All material subject to strictly enforced copyright laws. © 2022 ITR is part of the Euromoney Institutional Investor PLC group.

Brazil Federal Supreme Court deems inclusion of ICMS in the PIS/COFINS taxable basis unconstitutional

Brazil flag 100 x 90

The Brazilian Federal Supreme Court ruled in favour of the taxpayers, determining that the state VAT should not be included in the concept of “gross revenues” for the purpose of the PIS/COFINS taxable basis.

On March 15, the Full Bench of the Brazilian Federal Supreme Court (STF)ruled that the inclusion of the state VAT (ICMS) on the social contributions on gross revenue (PIS and COFINS) taxable basis is unconstitutional (Extraordinary Appeal No. 574706).

The main argument to grant the taxpayer’s appeal to not include the ICMS on the PIS/COFINS taxable basis was that, in summary, even though the ICMS amounts are charged by the seller as part of the product’s price, such amounts will be transferred to the state treasury department. Therefore, they will not be added to the company’s assets and will not fall within the concept of gross-revenue, which is the taxable basis for the PIS/COFINS.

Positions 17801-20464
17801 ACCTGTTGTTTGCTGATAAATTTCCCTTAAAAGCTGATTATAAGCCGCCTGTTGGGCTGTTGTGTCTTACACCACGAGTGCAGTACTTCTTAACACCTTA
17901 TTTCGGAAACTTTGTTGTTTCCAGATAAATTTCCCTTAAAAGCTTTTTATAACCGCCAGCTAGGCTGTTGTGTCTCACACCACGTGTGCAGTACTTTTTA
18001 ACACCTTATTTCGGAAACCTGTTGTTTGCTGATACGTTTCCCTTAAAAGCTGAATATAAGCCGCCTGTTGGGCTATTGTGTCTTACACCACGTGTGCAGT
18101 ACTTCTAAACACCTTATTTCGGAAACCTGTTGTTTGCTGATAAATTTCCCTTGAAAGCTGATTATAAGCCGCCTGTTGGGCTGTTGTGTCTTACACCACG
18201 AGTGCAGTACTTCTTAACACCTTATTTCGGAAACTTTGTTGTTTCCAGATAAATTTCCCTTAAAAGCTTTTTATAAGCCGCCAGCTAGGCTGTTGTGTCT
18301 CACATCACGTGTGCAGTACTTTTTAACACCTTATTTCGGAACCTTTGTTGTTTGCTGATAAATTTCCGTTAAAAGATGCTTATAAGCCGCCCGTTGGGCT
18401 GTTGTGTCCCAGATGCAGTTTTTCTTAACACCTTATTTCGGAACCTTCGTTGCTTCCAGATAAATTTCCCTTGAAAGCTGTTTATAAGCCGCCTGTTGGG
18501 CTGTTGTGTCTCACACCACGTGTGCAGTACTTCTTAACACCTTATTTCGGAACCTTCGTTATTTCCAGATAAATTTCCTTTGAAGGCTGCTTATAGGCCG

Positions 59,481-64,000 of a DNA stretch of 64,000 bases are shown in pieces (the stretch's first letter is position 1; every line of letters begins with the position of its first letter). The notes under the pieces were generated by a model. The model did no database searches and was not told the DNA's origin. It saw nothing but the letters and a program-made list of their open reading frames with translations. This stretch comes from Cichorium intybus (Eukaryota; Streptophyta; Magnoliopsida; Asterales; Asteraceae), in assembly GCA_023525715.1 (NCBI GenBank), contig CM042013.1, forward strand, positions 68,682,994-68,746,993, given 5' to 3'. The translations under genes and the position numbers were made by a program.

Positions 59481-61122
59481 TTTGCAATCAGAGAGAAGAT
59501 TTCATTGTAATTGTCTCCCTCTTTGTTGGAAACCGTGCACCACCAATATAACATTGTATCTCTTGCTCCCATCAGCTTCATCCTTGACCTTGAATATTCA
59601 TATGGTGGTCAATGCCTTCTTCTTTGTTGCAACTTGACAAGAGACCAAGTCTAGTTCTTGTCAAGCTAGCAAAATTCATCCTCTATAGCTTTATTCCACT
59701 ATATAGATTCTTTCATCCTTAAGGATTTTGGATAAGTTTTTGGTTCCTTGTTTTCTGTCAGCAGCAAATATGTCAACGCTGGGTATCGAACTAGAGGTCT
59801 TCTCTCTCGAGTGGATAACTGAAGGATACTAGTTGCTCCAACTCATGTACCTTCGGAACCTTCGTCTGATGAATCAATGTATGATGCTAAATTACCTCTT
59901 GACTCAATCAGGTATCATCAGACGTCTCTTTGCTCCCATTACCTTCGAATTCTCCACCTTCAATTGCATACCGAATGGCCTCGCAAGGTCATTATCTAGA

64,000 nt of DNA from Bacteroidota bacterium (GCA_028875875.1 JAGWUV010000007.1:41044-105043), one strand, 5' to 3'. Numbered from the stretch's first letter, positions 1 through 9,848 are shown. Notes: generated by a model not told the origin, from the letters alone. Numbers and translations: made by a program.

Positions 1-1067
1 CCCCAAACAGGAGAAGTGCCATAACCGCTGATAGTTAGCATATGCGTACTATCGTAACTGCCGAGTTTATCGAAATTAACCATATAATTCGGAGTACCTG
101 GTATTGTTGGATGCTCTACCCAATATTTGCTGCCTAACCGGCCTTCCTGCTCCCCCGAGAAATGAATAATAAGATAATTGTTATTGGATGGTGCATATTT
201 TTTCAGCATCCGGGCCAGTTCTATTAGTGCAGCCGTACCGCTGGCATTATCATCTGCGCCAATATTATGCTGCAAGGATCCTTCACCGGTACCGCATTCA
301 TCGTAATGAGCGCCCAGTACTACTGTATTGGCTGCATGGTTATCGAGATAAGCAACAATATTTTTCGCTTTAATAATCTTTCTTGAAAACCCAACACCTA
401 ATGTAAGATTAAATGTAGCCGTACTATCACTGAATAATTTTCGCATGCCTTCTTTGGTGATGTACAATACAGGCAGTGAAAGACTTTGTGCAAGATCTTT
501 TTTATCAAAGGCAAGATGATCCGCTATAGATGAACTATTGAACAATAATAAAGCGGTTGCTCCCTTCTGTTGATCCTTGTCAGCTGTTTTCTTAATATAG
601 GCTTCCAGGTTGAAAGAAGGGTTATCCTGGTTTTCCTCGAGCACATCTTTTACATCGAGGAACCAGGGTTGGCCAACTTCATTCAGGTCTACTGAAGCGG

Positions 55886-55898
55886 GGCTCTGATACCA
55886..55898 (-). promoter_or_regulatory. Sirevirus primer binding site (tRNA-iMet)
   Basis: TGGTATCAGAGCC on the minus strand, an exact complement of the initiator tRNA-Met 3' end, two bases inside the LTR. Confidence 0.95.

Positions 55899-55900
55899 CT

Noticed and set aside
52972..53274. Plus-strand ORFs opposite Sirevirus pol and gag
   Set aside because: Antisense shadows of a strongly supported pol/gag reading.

Regarding the issue of establishing a date for the STF ruling to take effect, despite the request made by the Attorney of the National Treasury in the oral arguments, STF’s Justice Rapporteur Carmen Lucia found that there was no claim in this regard in the court documents. Therefore, this matter was not subject to trial. However, the Attorney General of the National Treasury might file a Motion to Clarify this issue in court.

Given the uncertainty of the effective date of the ruling, it would be best to have a lawsuit filed on the matter. This would allow the taxpayer to reclaim the PIS/COFINS paid in excess (the ICMS amounts included in the sales price) in the five years before the date of the claim. This is because, even if the STF rules in favour of establishing a date for the decision to take effect – which in practical terms generally, prevents the recovery of overpaid taxes – based on its case law, the STF tends to protect the taxpayers that have already claimed their rights by filing a lawsuit. It should be noted that the five years is the statute of limitation period according to Brazilian tax legislation.